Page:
# timeBegin and timeEnd

OptiX supports motion transformations with matrices which are linearly interpolated (not suitable for rotations) and scale-rotation-translation (SRT) matrices where the rotations are represented as quaternions which can be interpolated correctly.
(Make sure to not rotate 180 degrees or more between two keys. That won’t result in the expected rotation because the spherical interpolation takes the shortest path. Add more keys to keep the angular velocity of your motion below 180 degrees.)

OptiX can build motion acceleration structures (AS) over such motion transforms and also over motion geometry (like for morphing). This will automatically generate axis aligned bounding boxes (AABB) which cover the volume of the moving object(s) inside the OptiX internal AS.
Note that motion AS need more memory! Don’t overdo it with the number of keys inside one AS. Often two is enough.

There must be at least two keys given to a motion traversable and the `timeBegin` must be less than `timeEnd` (equal is an error). If there are more keys given to a motion in OptiX, these are evenly spaced.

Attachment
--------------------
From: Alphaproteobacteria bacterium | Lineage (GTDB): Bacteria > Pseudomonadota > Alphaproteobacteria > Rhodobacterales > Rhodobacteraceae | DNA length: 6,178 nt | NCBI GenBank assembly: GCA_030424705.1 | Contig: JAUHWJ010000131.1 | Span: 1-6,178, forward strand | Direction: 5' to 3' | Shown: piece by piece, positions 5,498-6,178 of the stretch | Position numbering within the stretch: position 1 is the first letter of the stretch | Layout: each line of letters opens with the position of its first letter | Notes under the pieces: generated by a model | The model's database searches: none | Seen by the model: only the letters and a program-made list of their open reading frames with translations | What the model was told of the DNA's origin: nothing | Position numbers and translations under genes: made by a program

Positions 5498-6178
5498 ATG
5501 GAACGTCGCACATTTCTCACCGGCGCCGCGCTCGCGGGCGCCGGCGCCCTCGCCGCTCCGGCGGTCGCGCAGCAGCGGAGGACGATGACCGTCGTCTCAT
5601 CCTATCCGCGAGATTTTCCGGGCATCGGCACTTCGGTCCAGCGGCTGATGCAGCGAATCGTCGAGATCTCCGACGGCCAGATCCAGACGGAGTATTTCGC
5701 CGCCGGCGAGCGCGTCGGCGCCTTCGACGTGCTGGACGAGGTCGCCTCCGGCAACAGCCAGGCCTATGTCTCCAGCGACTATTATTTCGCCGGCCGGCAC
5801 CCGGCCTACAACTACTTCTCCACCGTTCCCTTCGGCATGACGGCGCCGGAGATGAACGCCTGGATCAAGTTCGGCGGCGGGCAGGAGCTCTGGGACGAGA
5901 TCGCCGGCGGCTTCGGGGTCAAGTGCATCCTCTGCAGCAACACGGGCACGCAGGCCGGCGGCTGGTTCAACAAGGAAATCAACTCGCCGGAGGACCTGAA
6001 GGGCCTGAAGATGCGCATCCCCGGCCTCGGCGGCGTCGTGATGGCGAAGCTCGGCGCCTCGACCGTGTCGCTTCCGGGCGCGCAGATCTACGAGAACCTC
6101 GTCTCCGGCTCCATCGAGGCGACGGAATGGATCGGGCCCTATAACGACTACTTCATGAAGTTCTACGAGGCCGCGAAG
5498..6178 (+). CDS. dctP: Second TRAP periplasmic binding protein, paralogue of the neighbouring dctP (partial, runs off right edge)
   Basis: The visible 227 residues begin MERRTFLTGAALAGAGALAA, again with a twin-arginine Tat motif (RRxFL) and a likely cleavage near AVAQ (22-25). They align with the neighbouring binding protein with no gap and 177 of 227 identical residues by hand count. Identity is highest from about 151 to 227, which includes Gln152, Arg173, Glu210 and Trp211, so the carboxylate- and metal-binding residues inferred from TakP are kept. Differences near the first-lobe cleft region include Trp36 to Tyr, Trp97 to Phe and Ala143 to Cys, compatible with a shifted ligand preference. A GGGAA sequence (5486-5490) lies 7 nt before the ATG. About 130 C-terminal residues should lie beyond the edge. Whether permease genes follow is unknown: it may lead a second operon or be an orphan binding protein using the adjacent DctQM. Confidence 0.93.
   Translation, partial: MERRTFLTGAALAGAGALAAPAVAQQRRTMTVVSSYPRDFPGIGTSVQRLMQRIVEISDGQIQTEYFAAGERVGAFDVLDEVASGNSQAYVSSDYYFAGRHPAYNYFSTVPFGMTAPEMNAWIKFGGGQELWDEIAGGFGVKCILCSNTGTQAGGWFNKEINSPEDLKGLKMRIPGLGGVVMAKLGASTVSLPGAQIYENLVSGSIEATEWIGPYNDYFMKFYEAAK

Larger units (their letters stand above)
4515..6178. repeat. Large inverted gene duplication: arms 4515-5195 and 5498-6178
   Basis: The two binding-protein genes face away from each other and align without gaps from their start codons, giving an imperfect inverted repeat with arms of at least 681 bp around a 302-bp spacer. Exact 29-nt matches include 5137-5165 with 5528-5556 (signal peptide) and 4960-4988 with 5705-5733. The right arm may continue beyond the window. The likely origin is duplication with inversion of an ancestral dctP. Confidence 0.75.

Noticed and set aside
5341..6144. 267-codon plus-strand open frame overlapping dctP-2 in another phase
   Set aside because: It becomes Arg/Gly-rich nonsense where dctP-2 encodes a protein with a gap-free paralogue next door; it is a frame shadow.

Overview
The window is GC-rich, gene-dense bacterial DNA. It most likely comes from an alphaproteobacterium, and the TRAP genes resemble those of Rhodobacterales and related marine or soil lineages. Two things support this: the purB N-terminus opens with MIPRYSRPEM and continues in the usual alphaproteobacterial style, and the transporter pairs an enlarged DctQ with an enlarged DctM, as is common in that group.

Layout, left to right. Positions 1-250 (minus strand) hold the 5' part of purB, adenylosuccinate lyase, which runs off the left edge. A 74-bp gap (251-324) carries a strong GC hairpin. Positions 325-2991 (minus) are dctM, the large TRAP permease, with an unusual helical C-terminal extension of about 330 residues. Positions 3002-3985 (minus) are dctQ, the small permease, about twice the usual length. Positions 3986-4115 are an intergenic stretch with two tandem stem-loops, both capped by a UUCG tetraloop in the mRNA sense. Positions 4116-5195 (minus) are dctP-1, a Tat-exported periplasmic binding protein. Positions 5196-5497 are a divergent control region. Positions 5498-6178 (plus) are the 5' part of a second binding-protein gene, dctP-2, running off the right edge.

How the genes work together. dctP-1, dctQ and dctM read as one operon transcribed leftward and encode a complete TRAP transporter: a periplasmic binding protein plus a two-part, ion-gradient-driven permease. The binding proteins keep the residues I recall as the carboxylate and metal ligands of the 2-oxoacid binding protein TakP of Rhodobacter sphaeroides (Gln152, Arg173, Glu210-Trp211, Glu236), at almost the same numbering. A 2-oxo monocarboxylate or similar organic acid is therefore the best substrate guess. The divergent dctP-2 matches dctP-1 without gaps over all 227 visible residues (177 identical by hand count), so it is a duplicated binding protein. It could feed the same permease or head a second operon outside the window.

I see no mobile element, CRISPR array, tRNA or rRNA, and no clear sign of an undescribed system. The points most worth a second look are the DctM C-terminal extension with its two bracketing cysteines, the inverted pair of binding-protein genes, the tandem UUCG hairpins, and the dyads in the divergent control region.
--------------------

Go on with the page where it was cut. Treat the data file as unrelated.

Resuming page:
These begin and end times are user defined, means they don’t necessarily need to be [0.0f, 1.0] like in other APIs. You can pick your own times there, so let’s say you define your motion inside a scene in seconds from the start of the timeline, than you can use these numbers as well, no need to scale and bias time intervals in OptiX.

As I understand kinematics for a moving object, a position/rotation/etc. are all defined at a single point in time and can be accurately interpolated if enough samples are provided

That’s the point. You do not need to provide all “samples” to OptiX. Instead you only describe the motion via transforms or geometry with the minimum necessary number of motion keys (>= 2) and then OptiX calculates the “motion sample” from the given motion information inside the AS for each rayTime automatically and intersects the ray with that.

Now the fun part!

The `optixTrace` argument `rayTime` allows to select for which time in your AS the intersections with the geometry should be calculated.

Means since that is per ray(!) you can do interesting things with that, for example:

• If all rays if are shot at the same time, you can scrub through an animation simply by changing the rayTime.
• If you pick a different continuous rayTime in each row or column of the image, you effectively implemented a rolling camera shutter with that. (In the second example image below, the green torus rotates and moves downwards while each row inside the image is at a different time from timeBegin at the top to timeEnd at the bottom.)
• The main feature for that is motion blur though. If you stochastically select a different time for each ray in your image, then you automatically get motion blur when accumulating the results.

The evaluation of the current transformation per rayTime is shown inside the helper functions inside the `OptiX SDK 8.0.0\include\internal\optix_device_impl_transformations.h` header.

An example using that is my intro_motion_blur program.